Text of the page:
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Windows 8 was a new direction for Microsoft, offering mobile integration, cloud storage, and security enhancements. But some people were unhappy with its design. Windows 8.1 answers these complaints and takes Windows a step further. In this course, David Rivers shows you all its essential features. Take a tour of the interface, review the new file and folder behaviors, and meet the most useful apps, including Calendar, Photos, Maps, and Music. David also shows how to adjust system settings like default programs and volume, work with external devices, and set up networks. The final chapters show you how to keep your computer even more secure with Access Control and Windows Defender, and how to troubleshoot potential issues, like reversing fatal crashes.
Just before we get into Windows 8.1, get comfortable in our new surroundings, check out some of the features and functions, you should know about you're options, as well as system requirement necessary to run Windows 8.1. First of all there's a couple of editions. The first edition which we'll call Standard is ideal for home users. It's a free upgrade if you're a current Windows 8 user already, and if you're not, you can buy it for $119. Next, we have Windows 8.1 Pro, and this is more ideal for the business user or technical enthusiast.
You get some added pro features, like encryption, and PC management. There's virtualization and domain connectivity built in as well. It too, is a free upgrade for current Windows 8 Pro users. And, for those who are not current Windows 8 users, it can be purchased for $199. Now if you went ahead and got the Standard version of Windows 8.1, you can upgrade it to the Pro version by buying the Windows 8.1 Pro Pack. Again, this is ideal for those business users and tech enthusiasts.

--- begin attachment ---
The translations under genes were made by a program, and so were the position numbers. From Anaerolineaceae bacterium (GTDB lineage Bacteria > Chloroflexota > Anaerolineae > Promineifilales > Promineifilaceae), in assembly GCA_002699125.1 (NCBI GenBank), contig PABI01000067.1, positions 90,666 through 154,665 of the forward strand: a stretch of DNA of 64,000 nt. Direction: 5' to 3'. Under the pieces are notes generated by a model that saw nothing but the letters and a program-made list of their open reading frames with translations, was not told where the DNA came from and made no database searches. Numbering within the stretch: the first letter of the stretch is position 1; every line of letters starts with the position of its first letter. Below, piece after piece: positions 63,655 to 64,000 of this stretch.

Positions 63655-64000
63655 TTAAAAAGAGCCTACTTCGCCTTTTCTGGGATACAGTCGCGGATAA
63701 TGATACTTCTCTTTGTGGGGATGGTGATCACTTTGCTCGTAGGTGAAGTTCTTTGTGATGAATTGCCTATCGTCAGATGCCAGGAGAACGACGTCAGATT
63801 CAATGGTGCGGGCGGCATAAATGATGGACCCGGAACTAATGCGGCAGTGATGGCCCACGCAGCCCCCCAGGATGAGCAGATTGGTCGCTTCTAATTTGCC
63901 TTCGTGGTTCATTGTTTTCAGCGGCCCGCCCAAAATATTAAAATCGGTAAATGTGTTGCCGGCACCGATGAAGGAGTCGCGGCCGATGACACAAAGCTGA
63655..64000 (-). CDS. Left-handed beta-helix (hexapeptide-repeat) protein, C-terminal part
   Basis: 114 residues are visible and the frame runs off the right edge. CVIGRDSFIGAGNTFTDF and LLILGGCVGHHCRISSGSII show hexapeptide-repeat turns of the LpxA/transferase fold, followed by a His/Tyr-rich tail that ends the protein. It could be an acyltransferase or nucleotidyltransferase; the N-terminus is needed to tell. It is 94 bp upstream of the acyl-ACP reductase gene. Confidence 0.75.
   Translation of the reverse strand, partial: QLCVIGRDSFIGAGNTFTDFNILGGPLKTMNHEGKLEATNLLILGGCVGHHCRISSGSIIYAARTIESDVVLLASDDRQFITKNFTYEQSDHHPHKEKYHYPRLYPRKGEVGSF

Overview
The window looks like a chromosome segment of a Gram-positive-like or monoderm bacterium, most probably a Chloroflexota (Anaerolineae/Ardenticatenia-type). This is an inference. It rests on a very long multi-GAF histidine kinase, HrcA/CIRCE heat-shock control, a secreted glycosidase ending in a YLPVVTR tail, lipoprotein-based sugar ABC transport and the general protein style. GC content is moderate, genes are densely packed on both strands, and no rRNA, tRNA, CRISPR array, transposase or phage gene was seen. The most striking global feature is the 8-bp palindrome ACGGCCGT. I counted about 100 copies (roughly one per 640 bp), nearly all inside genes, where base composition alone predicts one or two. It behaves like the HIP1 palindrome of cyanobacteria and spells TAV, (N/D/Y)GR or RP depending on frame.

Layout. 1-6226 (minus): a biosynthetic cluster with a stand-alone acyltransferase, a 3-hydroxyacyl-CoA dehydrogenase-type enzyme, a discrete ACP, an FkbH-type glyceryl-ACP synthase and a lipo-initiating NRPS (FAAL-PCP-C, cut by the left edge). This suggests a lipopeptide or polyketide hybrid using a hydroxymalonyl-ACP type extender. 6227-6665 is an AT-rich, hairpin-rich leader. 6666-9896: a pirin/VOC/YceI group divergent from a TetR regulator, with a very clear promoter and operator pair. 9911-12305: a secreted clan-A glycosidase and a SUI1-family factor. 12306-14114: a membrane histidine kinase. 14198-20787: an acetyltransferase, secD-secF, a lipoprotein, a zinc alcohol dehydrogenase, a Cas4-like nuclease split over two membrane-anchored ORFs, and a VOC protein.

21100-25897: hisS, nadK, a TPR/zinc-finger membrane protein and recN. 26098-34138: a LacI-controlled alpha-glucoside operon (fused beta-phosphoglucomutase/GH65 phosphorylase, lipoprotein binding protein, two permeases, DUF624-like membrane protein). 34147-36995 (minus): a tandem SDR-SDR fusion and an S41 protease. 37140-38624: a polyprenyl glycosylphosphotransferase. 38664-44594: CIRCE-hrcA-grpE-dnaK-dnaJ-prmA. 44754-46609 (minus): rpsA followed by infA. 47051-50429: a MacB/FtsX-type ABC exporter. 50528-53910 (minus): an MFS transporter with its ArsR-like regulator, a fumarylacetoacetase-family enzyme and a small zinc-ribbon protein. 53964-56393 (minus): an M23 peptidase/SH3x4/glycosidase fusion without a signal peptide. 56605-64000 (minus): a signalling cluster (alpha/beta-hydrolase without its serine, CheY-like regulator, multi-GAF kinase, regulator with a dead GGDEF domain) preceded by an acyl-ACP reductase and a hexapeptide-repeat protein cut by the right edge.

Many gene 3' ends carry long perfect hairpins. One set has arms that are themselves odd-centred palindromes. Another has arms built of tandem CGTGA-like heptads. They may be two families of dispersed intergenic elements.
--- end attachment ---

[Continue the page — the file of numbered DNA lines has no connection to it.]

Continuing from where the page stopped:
You get all those Pro features added for only $99. Right, let's talk about what you're going to need as far as hardware to run Windows 8.1. Your processor will need to be a Gigahertz or faster, with support for PAE, NX and SSE2. Check out the Microsoft website, if you need to dig a little bit deeper into the meaning of those requirements. As far as your random access memory or RAM goes on a 32-bit system, you're going to need a gigabyte at least, and two gigabytes on a 64 bit system.
You'll also need some hard disk drive space. On a 32-bit machine, 16 gigabytes of space that's free, and 20 gigabytes of space on a 64-bit machine. You also need a very good graphics card. You'll need a DirectX 9 graphics device with WDDM 1.0 or higher driver built-in. Also, if you're going to be using what we call our touch input, you'll need a screen that supports multi-touch. So it could be a screen attached to your computer or could be a touch device like a tablet.
And to run what we use to call the metro or modern style apps that are built in to Windows 8.1, you'll need a screen resolution of at least 1024 by 768. There are some snap features as well. And they require an even higher screen resolution of at least 1366 by 768. So those are the additions and the system requirements you'll need to run Windows 8.1. If you're ready to go, lets continue.
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